Cusan and Fazzo v. Italy  ECHR (7 January 2014)
The European Court of Human Rights found that the official practice of automatically giving a child his/her father’s surname, even when the parents have agreed to give their child its mother’s surname, is a form of sex-based discrimination that is incompatible with the European Convention of Human Rights.
The complainants are a married Italian couple residing in Milan. In 1999 their daughter was born and they attempted to register her with her mother’s surname. Their request was rejected and the Registrar proceeded to give the daughter her father’s surname. The parents complained to the local tribunal, which declared that although there was no law requiring the child to be registered with the father’s surname, doing so was based on established Italian tradition. The parents appealed this decision.
Italy’s Court of Cassation found that this issue raised an important question of constitutionality and referred the case to the Constitutional Court. The Constitutional Court considered that the Italian system was the result of a patriarchal view of the family rooted in Roman Law and was incompatible with the constitutional principle of equality between men and women. Nevertheless, the Constitutional Court considered itself unable to intervene, finding that it was for the legislature to adopt a solution that would be compatible with principles of equality, the rights of the child, and the principle of family unity.
The complainants took the matter to the European Court of Human Rights (the Court), alleging discrimination based on sex (article 14), read in conjunction with the right to family and private life (article 8).
The Court recognised that the parents of Italian children were clearly treated differently on the basis of their gender and did not find an adequate justification for such discrimination. The Court referred to similar case law from past decisions, namely Burghartz (1994) where a husband wanted to adjoin his wife’s family name before his own, Unal Tekeli (2004) which looked at the Turkish law that prohibits women from solely using their maiden name after marriage, and Losonci Rose and Rose (2010) where the complainants challenged a Swiss norm requiring married couples to make a joint request to both take on the wife’s surname, the name of the husband being otherwise automatically attributed. In all of those cases, the Court found that there was a violation of article 14 of the Convention, read in combination with article 8.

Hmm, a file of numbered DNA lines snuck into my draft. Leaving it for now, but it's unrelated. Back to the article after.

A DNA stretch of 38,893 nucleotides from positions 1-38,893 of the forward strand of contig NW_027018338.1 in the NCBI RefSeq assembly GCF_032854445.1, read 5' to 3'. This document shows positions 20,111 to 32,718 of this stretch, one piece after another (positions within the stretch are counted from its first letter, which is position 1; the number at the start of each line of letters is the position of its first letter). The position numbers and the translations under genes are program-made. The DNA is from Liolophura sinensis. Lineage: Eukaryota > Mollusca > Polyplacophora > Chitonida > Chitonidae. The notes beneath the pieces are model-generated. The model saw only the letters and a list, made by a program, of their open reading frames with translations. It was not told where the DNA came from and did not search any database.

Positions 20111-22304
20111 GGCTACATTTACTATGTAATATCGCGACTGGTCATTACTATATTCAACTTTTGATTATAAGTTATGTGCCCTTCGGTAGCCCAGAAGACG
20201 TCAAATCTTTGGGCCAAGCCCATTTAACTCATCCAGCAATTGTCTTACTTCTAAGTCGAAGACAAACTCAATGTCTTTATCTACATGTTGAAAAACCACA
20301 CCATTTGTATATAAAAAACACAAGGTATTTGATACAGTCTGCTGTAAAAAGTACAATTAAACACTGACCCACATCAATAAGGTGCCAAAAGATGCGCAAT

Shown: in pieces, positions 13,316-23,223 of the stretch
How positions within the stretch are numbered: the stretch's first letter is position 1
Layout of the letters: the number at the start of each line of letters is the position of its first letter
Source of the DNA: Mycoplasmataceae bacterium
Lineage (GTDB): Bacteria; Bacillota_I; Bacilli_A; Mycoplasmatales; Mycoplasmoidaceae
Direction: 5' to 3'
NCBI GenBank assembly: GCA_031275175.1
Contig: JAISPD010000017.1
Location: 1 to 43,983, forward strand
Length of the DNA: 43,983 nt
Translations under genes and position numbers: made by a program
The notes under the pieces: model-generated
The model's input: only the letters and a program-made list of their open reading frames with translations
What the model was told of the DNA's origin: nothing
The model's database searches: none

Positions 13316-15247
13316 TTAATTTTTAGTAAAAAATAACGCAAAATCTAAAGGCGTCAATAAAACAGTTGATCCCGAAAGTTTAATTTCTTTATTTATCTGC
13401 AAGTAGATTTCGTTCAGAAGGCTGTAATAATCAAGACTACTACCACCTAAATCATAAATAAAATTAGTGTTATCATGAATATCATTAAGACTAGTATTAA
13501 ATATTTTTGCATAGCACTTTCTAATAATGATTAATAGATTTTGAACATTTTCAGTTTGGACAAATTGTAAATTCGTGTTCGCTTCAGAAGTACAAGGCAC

In line with those previous decisions, the Court found that the difference of treatment of parents on the basis of their gender was discriminatory and in violation of article 14 combined with article 8.
Importantly, the Court gave strong emphasis to the need to progress towards gender equality and the elimination of all forms of gender-based discrimination.
International law contains increasingly strong recognition of the need to eliminate discrimination against women. In particular, the Convention on the Elimination of All Forms of Discrimination Against Women states:
1. States Parties shall take all appropriate measures to eliminate discrimination against women in all matters relating to marriage and family relations and in particular shall ensure, on a basis of equality of men and women:
(g) The same personal rights as husband and wife, including the right to choose a family name, a profession and an occupation. [emphasis added]
In Victoria, the Charter and the Equal Opportunity Act 2010 contain protections against gender-based discrimination. Interestingly though, a study conducted by Deborah Dempsey and Lara Hulbert Mainka of Swinburn University and Jo Lindsay of Monash University has found that an overwhelming majority of children in Australia, and more specifically in Victoria (as that is where most of the data used comes from) are still given their father’s surname.
This decision is only available in French.
Candice Van Doosselaere is a volunteer at the Human Rights Law Centre.